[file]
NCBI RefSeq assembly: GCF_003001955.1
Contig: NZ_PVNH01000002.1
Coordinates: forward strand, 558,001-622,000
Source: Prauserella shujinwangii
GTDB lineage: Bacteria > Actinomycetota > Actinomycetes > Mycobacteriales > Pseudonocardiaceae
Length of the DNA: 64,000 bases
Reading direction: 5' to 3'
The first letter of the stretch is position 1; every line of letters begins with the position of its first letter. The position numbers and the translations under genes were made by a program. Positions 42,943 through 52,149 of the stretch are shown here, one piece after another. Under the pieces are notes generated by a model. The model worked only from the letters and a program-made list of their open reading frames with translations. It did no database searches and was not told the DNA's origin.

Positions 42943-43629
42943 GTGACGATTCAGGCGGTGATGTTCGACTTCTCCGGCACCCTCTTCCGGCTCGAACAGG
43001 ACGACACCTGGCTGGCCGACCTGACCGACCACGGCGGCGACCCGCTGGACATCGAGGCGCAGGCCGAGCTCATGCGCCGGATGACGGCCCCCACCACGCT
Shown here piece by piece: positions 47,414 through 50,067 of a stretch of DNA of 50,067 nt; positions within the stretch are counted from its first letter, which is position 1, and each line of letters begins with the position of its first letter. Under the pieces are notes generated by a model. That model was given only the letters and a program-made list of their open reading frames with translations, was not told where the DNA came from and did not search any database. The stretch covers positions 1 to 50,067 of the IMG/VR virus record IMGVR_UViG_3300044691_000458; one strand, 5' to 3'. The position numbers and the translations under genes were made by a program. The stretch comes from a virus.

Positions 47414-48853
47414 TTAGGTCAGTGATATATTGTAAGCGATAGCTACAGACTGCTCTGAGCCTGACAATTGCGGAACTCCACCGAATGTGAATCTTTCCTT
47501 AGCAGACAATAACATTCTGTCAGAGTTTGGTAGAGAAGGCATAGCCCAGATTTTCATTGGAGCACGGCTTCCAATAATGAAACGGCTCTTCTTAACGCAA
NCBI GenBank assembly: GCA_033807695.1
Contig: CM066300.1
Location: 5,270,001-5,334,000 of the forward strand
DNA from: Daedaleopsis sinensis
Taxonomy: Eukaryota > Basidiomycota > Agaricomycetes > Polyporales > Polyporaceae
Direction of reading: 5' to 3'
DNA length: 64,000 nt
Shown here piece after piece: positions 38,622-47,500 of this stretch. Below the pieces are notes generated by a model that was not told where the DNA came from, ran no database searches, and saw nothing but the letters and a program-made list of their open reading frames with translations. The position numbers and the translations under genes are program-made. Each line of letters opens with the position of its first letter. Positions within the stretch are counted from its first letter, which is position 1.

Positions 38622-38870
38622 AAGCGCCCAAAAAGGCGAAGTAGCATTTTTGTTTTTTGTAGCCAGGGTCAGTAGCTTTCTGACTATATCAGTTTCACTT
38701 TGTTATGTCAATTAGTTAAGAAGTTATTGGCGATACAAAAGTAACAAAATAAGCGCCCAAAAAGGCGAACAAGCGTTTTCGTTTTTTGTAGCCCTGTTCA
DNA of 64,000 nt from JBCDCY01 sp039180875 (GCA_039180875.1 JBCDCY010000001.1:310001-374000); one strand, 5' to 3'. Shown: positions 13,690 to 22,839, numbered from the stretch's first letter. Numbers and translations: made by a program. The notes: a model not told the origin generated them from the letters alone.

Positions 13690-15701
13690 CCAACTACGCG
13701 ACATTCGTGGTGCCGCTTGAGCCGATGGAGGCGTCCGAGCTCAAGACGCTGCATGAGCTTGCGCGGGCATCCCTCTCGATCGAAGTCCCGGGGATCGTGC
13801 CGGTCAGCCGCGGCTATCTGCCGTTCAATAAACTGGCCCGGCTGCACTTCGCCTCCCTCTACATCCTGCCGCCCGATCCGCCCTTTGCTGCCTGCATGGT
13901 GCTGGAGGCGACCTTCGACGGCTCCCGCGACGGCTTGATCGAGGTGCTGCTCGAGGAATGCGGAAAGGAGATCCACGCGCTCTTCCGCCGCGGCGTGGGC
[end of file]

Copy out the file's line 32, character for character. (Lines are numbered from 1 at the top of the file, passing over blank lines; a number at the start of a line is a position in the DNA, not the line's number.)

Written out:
13901 GCTGGAGGCGACCTTCGACGGCTCCCGCGACGGCTTGATCGAGGTGCTGCTCGAGGAATGCGGAAAGGAGATCCACGCGCTCTTCCGCCGCGGCGTGGGC